Wellington Phoenix coach Giancarlo Italiano is still confident about the A-League play-off chances

Kosta Barbarouses celebrates with David Ball after scoring against Newcastle. Photo / Photo sports

If the Wellington Phoenix miss out on the A-League Premiers Plate, they will face two end-of-season upsets in northern New South Wales.

They led the league for most of the season, including twelve rounds between mid-January and late March, and at one point had a significant cushion at the top.

But that has evaporated in the past two weeks, allowing the Central Coast Mariners to take the initiative.

It started with the 2-1 defeat to the Mariners in Gosford a fortnight ago, when the defending A-League champions grabbed a 91st-minute winner.

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And the regional misery continued on Friday evening, with the Phoenix suffering a frustrating 1-1 draw against 10th-placed Newcastle.

Once again there was late drama. The Phoenix were awarded a penalty in stoppage time, but captain Alex Rufer was unable to take advantage and placed his penalty against the outside of the right post in the 96th minute.

The result feels crucial. The Phoenix are on 50 points, one ahead of the Mariners, but the Australian team still has a game in hand. The Phoenix close their season in the capital against fifth-placed Macarthur next Saturday, while the Mariners travel across town to play the Jets before their catch-up game at home to eighth-placed Adelaide.

Much is at stake. Not only would the Premiers Plate be the first trophy in the club’s history, but it would also mean an A-League grand final in the capital, should the Phoenix make it that far.

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“I would have been happier if we had won the game. It would have put pressure on the Mariners to at least improve on that,” coach Giancarlo Italiano said after Friday’s draw. “But it doesn’t always go according to the script.

“But if we can go home and get a result, that puts pressure on Mariners to at least win both games, or win one and draw one.”

Although the focus will be on Rufer’s penalty miss, which was a fatal blow, the Phoenix had numerous previous chances to secure the victory.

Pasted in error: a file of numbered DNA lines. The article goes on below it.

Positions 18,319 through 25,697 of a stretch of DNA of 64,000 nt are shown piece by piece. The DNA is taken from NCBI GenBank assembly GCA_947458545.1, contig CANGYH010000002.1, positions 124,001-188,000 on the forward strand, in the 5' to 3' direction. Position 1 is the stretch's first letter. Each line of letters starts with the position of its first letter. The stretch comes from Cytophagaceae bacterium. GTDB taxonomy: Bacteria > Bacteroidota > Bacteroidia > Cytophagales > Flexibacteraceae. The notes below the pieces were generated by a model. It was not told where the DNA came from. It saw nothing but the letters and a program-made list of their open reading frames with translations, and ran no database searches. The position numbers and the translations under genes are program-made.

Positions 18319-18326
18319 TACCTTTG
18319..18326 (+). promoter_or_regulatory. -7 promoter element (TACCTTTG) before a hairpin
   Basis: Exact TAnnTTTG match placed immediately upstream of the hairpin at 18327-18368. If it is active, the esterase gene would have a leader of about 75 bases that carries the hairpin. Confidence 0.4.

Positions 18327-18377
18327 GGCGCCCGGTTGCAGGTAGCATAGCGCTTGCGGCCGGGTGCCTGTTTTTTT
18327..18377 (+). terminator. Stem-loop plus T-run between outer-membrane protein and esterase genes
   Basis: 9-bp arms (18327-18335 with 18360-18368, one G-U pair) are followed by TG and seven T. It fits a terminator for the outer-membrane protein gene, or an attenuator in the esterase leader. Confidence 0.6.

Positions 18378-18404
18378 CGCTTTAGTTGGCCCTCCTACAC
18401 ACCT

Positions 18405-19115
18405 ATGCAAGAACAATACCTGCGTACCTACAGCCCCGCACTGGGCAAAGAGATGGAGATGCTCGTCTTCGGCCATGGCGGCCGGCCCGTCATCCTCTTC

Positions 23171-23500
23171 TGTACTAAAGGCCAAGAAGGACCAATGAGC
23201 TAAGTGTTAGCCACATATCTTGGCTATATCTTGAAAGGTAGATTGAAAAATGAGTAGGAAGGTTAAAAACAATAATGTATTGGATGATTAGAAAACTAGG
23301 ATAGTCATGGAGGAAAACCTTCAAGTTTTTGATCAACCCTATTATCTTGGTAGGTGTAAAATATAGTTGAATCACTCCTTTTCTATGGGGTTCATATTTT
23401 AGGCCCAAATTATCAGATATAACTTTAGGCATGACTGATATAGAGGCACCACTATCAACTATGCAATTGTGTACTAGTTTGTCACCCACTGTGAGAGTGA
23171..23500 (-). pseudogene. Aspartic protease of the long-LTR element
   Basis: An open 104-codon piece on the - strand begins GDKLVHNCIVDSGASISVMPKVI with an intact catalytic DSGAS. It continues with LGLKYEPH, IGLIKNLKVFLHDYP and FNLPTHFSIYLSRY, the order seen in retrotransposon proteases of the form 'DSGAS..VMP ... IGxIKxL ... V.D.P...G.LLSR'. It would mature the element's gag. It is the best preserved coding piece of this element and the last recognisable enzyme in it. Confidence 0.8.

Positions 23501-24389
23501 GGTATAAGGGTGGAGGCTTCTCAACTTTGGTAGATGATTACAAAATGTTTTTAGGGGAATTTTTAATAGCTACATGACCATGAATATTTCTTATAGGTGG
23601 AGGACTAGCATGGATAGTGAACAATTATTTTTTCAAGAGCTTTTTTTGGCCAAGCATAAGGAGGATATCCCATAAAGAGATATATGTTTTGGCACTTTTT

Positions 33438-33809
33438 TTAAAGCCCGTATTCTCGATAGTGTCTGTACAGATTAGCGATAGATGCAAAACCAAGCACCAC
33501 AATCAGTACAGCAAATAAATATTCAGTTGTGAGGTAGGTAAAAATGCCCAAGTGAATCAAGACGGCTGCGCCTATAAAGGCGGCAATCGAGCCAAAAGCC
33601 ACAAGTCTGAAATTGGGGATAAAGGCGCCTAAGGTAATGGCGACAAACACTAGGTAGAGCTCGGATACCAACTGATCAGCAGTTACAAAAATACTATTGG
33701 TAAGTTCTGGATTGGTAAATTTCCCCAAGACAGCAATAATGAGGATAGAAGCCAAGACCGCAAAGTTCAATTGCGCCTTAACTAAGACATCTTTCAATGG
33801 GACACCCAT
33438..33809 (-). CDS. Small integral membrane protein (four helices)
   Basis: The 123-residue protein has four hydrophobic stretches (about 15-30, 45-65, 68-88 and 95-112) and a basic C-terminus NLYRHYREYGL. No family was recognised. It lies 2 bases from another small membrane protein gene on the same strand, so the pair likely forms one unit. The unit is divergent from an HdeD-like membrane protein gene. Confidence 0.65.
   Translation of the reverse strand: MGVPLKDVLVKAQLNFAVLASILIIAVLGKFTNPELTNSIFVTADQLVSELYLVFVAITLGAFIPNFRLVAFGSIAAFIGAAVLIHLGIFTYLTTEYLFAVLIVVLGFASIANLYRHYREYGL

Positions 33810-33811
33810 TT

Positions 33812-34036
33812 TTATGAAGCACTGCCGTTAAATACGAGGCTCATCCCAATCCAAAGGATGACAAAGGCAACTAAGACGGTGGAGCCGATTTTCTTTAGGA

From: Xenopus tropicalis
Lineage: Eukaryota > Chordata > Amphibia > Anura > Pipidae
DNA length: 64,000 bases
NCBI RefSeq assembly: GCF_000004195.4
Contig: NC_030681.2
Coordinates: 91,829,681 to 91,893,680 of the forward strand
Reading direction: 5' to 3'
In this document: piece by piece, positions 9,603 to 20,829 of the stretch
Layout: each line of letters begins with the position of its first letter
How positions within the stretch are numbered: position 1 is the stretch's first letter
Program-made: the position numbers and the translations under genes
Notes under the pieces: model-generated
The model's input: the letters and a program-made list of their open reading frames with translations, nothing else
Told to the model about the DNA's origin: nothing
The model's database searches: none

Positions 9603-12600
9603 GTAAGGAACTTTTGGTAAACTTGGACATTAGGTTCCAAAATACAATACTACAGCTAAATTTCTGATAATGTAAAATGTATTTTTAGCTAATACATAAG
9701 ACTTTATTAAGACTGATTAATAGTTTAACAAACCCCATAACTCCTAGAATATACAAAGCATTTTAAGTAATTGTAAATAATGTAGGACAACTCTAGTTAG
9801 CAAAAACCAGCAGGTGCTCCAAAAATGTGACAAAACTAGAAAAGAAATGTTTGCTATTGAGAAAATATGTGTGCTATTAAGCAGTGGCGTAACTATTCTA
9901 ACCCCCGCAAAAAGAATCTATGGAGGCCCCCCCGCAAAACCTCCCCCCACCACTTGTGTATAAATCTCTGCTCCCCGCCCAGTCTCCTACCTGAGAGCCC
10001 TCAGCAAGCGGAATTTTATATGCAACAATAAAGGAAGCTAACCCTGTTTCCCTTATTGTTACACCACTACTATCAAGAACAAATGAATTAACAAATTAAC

After falling behind in the 15th minute when goalkeeper Alex Paulsen was unable to deal with a Newcastle cross, the Phoenix dominated, especially in the second half. Kosta Barbarouses scored the equalizer in the 71st minute, while Newcastle keeper Ryan Scott enjoyed a challenging evening in goal.

“The intention was fantastic in the second half and it was probably the best football we have played in a long time,” Italiano said. “We created a lot of chances. Sometimes the football gods smile on you, sometimes not. It feels like if you played that game more than 10 times, we probably would have won that game 5 or 6-1.

But Italiano is still optimistic and thinks the Phoenix can make an impact in the playoffs, where they face a home-and-away semifinal against an elimination final winner.

“I think we’re going to turn heads,” Italiano said. “This is the highest number of points the club has ever achieved (the previous record was 46 in 2014/15), the highest position they have ever had, the lowest number of losses in a season, so it all bodes well for a successful campaign. .

“But semi-finals are completely different from a normal season match; the season rewards the best team and the final rewards the team that can play with the most pressure.”

Michael Burgess has been a sports journalist since 2005, winning several national awards and covering the Olympic Games, FIFA World Cups and America’s Cup campaigns. As a football fan, Burgess will never forget the noise that greeted Rory Fallon’s goal against Bahrain in Wellington in 2009.